Consideration of the following practical educational principles that relate to motivation in adult education can contribute to the successful implementation of community pediatrics into traditional medical education curricula. It is important to note that these principles respond to current movements in medical education to become more adult and learner focused.
People cannot be told that they have to be motivated. However, all people can be motivated. The challenge is to ensure that pediatricians’ motivations are oriented in the direction of greatest relevance and significance to child health endeavors.
People do things for their own reasons, not for yours. It thus is incumbent on program directors to understand the motivations and needs of each adult learner as they relate to his or her individual background and personal and professional plan. With this understanding, curricula can be modified/tailored to meet the needs of the individual, especially as it occurs in experiential community-based elements of the curriculum. Program directors also can work with learners to modify/change their perspectives. One effective way to modify an individual’s perspective is to expose him or her early in his or her career to competencies that have been developed by individuals and institutions for which he or she has respect and that are deemed necessary to become a competent pediatrician.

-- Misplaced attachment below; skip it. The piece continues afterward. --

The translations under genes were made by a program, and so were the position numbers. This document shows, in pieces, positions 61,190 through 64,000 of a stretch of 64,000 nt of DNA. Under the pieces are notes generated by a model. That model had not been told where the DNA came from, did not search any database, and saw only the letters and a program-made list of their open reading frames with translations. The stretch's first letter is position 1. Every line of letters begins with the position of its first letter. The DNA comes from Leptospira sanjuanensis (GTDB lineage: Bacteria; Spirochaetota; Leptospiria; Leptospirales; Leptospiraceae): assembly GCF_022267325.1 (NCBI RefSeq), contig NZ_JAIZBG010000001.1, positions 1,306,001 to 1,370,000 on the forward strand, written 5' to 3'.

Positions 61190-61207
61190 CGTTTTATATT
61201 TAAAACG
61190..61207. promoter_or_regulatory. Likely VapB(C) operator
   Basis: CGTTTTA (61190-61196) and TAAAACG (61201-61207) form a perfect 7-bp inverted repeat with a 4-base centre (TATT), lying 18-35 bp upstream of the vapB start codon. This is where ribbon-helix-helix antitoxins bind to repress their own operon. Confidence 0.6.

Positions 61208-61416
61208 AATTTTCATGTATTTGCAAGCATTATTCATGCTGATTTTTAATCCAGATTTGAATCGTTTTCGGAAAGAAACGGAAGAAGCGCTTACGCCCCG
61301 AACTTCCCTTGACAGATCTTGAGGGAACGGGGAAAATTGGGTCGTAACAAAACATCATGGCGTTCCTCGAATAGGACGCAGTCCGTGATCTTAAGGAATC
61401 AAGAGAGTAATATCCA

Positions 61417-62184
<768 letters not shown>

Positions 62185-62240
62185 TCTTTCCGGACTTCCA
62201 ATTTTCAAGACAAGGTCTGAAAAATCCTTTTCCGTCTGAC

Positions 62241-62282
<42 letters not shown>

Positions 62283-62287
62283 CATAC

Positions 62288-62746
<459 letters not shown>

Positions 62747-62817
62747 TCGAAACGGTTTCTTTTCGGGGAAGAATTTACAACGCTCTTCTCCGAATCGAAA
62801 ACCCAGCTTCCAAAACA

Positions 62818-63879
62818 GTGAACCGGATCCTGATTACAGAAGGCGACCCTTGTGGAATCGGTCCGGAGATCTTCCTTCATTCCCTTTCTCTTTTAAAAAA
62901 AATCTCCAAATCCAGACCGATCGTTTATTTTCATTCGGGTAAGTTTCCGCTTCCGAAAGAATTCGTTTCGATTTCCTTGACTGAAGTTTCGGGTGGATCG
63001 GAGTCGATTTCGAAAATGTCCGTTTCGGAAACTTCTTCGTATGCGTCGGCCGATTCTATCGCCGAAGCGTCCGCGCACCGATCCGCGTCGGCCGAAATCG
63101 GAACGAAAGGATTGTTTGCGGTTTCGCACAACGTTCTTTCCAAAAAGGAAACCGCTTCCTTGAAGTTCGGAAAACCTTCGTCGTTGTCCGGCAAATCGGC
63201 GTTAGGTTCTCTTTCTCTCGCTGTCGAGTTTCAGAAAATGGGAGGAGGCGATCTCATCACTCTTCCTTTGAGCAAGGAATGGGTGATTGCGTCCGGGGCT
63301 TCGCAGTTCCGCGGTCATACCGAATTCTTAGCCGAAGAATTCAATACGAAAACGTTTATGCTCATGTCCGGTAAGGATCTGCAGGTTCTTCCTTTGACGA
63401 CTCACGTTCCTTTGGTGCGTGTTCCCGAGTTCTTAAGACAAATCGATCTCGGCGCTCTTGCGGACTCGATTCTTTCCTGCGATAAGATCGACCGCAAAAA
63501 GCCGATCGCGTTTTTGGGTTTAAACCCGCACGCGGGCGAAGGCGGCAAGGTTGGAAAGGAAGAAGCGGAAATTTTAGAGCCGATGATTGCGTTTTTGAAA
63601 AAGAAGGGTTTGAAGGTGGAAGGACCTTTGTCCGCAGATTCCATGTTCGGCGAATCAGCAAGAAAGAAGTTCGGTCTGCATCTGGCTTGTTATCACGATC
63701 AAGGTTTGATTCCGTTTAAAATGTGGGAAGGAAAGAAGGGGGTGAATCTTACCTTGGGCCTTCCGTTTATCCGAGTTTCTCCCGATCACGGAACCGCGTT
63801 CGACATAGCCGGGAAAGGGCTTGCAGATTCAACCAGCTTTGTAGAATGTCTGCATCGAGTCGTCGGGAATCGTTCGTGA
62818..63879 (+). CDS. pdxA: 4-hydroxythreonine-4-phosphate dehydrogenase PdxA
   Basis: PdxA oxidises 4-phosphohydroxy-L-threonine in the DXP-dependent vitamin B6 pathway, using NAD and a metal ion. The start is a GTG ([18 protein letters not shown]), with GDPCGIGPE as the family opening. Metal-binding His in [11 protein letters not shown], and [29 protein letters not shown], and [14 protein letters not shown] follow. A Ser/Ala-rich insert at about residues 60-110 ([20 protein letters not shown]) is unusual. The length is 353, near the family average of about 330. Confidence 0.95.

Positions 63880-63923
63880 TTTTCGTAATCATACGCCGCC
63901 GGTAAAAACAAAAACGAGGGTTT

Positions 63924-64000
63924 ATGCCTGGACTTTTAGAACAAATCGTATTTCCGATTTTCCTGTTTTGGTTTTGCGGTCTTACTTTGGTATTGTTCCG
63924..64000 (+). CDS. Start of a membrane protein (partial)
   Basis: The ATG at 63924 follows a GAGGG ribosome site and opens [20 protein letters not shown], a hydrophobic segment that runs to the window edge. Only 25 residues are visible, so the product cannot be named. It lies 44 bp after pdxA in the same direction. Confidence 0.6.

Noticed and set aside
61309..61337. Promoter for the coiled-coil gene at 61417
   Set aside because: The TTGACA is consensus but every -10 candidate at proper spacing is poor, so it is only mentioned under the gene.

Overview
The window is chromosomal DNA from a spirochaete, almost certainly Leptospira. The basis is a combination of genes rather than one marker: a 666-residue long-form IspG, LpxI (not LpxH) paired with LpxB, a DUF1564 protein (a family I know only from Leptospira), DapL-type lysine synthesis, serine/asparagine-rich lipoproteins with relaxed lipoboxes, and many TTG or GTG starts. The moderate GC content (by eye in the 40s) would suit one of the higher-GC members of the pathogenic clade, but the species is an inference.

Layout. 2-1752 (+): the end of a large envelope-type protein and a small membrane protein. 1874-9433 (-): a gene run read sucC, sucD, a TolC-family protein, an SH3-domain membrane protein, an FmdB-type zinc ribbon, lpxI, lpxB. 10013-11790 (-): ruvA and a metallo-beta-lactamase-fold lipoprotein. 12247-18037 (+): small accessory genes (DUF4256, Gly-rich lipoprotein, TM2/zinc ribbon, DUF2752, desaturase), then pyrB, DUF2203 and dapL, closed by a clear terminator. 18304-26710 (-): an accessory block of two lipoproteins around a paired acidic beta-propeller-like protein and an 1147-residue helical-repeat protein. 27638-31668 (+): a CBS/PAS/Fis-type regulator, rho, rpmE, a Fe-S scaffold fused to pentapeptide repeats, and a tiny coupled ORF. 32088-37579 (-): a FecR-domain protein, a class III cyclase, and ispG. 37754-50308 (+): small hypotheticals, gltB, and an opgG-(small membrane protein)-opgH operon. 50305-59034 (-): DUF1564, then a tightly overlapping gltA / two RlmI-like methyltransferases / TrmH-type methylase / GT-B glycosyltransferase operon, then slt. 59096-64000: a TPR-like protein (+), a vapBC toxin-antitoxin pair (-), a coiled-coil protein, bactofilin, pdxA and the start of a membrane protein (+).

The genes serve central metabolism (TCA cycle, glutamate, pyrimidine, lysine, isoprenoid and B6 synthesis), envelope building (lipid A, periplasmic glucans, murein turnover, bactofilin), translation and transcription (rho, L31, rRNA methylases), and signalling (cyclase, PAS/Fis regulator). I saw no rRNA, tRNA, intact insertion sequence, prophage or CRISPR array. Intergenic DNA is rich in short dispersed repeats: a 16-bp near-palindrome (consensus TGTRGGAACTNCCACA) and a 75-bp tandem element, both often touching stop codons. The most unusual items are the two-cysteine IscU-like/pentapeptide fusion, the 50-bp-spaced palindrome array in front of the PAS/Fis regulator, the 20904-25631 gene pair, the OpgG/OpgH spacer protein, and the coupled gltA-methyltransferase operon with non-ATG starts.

Create a need and develop a sense of personal responsibility on the part of the learner. One effective approach to this, in the context of helping adult learners think about and understand the issues of equity and advocacy, is to have individuals consider these issues for each patient they see. Have them identify and chart this assessment with an advocacy plan through this process. Advocacy then loses its abstraction and becomes a tangible component of the care for the individual patient and his or her family.